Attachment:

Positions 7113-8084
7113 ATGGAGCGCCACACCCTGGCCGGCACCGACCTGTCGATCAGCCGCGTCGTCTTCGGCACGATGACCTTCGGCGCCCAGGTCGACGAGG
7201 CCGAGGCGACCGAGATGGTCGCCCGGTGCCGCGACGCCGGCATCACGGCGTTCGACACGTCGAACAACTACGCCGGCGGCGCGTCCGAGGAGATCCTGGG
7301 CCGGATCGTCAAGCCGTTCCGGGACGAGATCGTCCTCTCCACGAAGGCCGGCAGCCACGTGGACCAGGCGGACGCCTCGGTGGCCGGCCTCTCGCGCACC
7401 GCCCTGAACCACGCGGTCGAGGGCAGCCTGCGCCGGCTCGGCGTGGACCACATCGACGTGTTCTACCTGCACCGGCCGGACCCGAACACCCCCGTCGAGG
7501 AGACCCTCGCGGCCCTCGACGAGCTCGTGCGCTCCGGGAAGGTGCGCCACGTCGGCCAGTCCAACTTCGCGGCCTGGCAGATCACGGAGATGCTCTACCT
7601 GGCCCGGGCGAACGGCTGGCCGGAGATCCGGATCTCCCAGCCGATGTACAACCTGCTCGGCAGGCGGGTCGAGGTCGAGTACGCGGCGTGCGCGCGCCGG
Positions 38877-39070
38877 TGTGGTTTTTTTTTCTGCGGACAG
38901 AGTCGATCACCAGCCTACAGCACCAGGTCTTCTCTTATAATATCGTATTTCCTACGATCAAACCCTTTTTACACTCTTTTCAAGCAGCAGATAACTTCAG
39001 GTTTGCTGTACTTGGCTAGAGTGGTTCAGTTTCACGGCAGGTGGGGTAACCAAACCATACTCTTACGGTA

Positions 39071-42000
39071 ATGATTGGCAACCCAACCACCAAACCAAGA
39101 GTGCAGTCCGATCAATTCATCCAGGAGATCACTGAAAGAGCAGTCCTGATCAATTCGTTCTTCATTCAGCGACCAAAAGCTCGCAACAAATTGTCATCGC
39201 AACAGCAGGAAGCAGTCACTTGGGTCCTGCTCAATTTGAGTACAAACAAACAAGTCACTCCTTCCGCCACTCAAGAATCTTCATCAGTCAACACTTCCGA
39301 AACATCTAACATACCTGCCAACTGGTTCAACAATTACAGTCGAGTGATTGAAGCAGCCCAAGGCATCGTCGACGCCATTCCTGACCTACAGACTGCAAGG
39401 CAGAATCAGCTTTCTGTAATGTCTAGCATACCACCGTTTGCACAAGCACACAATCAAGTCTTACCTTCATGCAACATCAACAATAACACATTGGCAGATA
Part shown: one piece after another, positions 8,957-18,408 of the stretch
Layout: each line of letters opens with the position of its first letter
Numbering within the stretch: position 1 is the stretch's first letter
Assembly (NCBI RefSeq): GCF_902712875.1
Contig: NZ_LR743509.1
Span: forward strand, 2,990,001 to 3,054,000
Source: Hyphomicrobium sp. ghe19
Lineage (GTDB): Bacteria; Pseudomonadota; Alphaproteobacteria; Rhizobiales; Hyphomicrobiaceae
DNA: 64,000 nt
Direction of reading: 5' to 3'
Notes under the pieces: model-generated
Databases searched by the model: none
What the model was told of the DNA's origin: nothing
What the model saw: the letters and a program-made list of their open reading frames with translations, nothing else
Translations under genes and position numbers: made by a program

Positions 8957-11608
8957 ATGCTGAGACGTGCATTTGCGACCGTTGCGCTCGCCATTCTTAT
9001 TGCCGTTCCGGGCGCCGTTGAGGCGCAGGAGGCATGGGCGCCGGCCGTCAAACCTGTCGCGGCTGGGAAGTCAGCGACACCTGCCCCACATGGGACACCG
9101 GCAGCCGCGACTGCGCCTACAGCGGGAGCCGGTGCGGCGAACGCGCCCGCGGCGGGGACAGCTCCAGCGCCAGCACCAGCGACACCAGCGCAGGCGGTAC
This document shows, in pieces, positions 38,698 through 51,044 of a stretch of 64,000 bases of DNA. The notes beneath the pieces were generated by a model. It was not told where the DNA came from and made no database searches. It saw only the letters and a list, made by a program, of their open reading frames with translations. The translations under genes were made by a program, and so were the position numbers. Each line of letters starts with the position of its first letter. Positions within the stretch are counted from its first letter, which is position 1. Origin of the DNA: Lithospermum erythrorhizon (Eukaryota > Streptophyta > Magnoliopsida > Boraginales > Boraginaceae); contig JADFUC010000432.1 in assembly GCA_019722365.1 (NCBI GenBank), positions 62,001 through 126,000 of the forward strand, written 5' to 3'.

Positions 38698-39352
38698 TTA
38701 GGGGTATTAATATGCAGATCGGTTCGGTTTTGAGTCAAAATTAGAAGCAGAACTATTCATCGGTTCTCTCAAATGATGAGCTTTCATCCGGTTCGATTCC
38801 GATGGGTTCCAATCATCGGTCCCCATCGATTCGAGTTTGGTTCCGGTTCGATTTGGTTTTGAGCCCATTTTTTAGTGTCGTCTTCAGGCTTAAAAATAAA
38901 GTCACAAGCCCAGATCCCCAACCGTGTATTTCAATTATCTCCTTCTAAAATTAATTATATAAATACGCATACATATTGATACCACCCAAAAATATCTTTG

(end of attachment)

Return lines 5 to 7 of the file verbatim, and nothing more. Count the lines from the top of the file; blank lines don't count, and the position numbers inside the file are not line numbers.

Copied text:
7401 GCCCTGAACCACGCGGTCGAGGGCAGCCTGCGCCGGCTCGGCGTGGACCACATCGACGTGTTCTACCTGCACCGGCCGGACCCGAACACCCCCGTCGAGG
7501 AGACCCTCGCGGCCCTCGACGAGCTCGTGCGCTCCGGGAAGGTGCGCCACGTCGGCCAGTCCAACTTCGCGGCCTGGCAGATCACGGAGATGCTCTACCT
7601 GGCCCGGGCGAACGGCTGGCCGGAGATCCGGATCTCCCAGCCGATGTACAACCTGCTCGGCAGGCGGGTCGAGGTCGAGTACGCGGCGTGCGCGCGCCGG